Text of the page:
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Comments on: Facebook for iPhone Developer On webOS

Joe HewittJoe Hewitt's the man behind the native Facebook app for the iPhone, which has sat atop the App Store download charts for what seems like forever. Today came the announcement that he's quitting the project, and TechCrunch reports that it's squarely down to Apple's draconian App Store policies:

My decision to stop iPhone development has had everything to do with Apple's policies. I respect their right to manage their platform however they want, however I am philosophically opposed to the existence of their review process. I am very concerned that they are setting a horrible precedent for other software platforms, and soon gatekeepers will start infesting the lives of every software developer.

Joe goes on to say that he intends to get back to his roots as a web developer. It was that last part that caught your correspondent's attention, because if there's one mobile platform that's truly gunning for web developers, it's Palm's webOS. PIC reached out to pick his brain on the topic...

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a ringing endorsement?

Gekko @ 11/12/2009 12:50:17 AM # Q

"the performance of the Pre is absolutely horrid and I can't imagine developing for it until they optimize their software and put out better hardware."

not exactly!

i doubt he's using a Pre. peel back the onion and it's hardly a ringing endorsement. even moral crusaders have their limits!

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OCEntertainment
11/06/09

"Come develop for Palm! Where it's dead simple to make an app that a very small percentage of the population will ever use! Remember, fewer users means less bug reports for you to deal with!"

RE: a ringing endorsement?
CFreymarc @ 11/12/2009 8:37:17 AM # Q
Where did the money flow on this one?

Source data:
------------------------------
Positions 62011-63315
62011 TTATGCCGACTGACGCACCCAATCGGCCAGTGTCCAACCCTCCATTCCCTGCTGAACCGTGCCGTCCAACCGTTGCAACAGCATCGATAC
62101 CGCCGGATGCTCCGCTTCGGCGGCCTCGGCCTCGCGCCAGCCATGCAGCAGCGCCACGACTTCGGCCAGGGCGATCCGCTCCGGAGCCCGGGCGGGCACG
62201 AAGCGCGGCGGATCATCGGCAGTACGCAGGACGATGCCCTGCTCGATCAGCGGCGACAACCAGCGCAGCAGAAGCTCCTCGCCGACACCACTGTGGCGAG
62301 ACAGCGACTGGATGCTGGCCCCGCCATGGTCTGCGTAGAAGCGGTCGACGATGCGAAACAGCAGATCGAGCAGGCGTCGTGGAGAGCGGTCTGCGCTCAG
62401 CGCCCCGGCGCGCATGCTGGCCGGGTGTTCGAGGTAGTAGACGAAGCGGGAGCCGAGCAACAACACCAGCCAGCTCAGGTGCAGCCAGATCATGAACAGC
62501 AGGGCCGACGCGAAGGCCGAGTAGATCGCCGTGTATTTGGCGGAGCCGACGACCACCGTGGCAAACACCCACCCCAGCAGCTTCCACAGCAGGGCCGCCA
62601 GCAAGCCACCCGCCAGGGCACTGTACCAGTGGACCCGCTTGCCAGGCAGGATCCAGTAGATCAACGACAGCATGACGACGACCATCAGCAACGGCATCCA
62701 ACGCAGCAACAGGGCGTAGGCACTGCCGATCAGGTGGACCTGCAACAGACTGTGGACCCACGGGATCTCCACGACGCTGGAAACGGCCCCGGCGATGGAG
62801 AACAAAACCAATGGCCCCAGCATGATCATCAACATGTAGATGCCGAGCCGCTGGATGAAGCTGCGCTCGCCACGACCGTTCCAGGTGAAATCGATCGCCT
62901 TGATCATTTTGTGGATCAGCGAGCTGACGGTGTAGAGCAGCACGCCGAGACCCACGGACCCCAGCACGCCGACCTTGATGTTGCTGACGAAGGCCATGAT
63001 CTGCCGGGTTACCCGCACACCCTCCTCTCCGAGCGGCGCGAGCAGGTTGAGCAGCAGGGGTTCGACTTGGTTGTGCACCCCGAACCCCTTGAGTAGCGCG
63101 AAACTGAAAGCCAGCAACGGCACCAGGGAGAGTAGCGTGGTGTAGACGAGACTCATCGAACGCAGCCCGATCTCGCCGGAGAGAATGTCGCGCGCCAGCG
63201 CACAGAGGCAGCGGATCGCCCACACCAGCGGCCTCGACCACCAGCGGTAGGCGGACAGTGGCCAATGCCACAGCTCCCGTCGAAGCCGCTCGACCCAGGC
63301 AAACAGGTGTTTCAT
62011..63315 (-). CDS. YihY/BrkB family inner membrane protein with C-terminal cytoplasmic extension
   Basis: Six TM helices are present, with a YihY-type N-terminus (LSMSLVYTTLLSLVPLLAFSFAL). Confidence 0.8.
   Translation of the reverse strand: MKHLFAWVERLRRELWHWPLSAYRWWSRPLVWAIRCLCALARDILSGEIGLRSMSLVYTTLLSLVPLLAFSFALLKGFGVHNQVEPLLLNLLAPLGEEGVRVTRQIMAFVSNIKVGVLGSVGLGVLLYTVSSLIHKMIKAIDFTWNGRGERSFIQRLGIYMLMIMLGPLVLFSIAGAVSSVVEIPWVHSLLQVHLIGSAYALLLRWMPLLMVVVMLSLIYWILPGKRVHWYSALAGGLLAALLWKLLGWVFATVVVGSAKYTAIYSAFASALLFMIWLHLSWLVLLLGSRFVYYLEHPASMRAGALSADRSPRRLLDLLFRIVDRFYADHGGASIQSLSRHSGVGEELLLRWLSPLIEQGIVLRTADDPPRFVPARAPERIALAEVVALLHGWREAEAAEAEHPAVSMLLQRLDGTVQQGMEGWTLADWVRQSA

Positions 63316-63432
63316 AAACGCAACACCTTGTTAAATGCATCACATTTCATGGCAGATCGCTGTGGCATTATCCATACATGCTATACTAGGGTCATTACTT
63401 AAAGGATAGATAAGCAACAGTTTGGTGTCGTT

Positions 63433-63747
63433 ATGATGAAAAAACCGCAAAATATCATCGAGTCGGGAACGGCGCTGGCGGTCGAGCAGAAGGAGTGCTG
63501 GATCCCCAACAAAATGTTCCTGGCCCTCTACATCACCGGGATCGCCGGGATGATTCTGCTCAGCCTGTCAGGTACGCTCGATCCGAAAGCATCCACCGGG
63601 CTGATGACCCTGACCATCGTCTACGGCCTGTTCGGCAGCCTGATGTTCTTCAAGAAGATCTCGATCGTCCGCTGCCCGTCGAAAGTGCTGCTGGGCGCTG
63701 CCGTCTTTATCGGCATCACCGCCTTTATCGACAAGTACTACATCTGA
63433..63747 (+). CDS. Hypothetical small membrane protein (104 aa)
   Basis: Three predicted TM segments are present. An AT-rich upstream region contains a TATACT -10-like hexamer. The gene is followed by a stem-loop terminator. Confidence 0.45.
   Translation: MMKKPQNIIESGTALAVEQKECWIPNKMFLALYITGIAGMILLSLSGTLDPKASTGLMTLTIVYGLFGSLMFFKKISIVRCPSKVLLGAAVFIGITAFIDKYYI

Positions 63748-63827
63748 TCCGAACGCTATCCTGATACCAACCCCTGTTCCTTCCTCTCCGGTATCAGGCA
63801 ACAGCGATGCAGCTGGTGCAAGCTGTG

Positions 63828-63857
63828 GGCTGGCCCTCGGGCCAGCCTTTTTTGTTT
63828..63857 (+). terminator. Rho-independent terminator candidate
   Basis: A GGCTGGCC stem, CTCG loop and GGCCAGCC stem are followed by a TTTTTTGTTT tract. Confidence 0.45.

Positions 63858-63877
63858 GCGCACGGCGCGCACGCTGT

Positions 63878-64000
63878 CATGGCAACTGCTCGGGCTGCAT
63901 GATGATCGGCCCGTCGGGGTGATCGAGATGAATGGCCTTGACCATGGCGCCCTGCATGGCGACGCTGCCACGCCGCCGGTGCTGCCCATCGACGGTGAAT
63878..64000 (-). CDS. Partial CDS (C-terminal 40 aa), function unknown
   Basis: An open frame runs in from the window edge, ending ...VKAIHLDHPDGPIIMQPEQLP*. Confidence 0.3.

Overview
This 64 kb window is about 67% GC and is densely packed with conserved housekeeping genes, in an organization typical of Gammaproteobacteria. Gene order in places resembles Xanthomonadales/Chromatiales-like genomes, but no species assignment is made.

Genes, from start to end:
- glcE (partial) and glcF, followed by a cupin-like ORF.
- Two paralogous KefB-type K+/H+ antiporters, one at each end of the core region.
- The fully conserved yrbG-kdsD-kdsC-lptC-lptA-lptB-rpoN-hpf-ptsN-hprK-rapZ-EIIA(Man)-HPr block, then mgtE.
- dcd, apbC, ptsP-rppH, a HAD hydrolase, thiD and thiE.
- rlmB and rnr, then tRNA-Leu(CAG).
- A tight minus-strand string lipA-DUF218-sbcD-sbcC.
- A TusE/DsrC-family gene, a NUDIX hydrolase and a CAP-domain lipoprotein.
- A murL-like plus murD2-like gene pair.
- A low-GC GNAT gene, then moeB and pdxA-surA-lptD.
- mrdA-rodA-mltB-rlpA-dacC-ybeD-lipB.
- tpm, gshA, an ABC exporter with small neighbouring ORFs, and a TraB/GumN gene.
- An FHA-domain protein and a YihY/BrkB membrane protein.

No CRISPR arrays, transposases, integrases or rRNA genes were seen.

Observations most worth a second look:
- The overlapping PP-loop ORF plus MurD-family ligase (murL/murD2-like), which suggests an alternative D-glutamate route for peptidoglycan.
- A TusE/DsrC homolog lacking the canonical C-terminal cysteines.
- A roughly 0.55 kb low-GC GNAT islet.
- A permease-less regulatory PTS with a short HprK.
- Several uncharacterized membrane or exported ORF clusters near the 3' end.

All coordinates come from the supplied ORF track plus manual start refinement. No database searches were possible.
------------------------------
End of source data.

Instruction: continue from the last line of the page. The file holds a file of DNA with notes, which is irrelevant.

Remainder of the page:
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Brilliant

abosco @ 11/12/2009 9:58:15 AM # M Q
Users should be able to download and install apps directly from any URL.

****ing brilliant. Because this solution only subjects 40 million mobile Internet and email users to phishing and spyware scams right on their smartphone!

Dude, companies have done side-loading before. It's economics. The simple fact is that it is wildly more successful to have a single distribution channel. People know of one place, and one place alone, to get apps. These companies follow the money trail.

You want to take a moral stand? Awesome. Unfortunately, software developers have to eat. They'll keep making apps for the iPhone so long as there are morons like me willing to buy them.

Techcrunch with another anti-Apple hard-on? Shocking.

RE: Brilliant
CFreymarc @ 11/14/2009 8:03:14 PM # Q
Abosco, you have it so right here. Long and short, the main reason why the Apple App Store exists is to keep away the anti-social software developer making malware and getting money to those whose labor made the product.

I'm just waiting for the first wave of trans-Android viruses and malware that runs up cell phone bills by calling toll lines and international traffic. I'm sure Apple is just waiting for that to happen.

Finally, I hope Apple does something a long the line of "I'm an iPhone. I'm Andriod" with two young women as the characters. The iPhone could call Andriod a slut for letting anyone let app run without checking them out to a girl fight starting.

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abosco

rsc1000 @ 11/12/2009 10:31:01 AM # Q
I think you missed the point:
Nobody is saying that they should close down the WebOS app store (or same on other platforms).
The point is that developers should have the option to distribute directly if they choose. On the iPhone, my company has to pay money, register our test devices, create and install special provisioning certfiicates on those device just to be able to install OUR OWN software for testing! And we had to wait (after paying $) a number of days for this 'previlege'. And when we need to add another device (to say...show a customer) we have to add that device to the provisioning and do a new build of the software. Thats right: to test on another device I have to recompile the f$#@ing code.

Your argument against side loading makes no sense.

Trust me - all developers that sell their software will continue to use the OS venders app stores as their main channel of distribution for their wares.

As for software developers eating: given that we are talking about developers continuing to have the abiltity to distribute apps through the store (where 99% of consumers will continue to buy the apps) i dont understand how this hurts developer financially.

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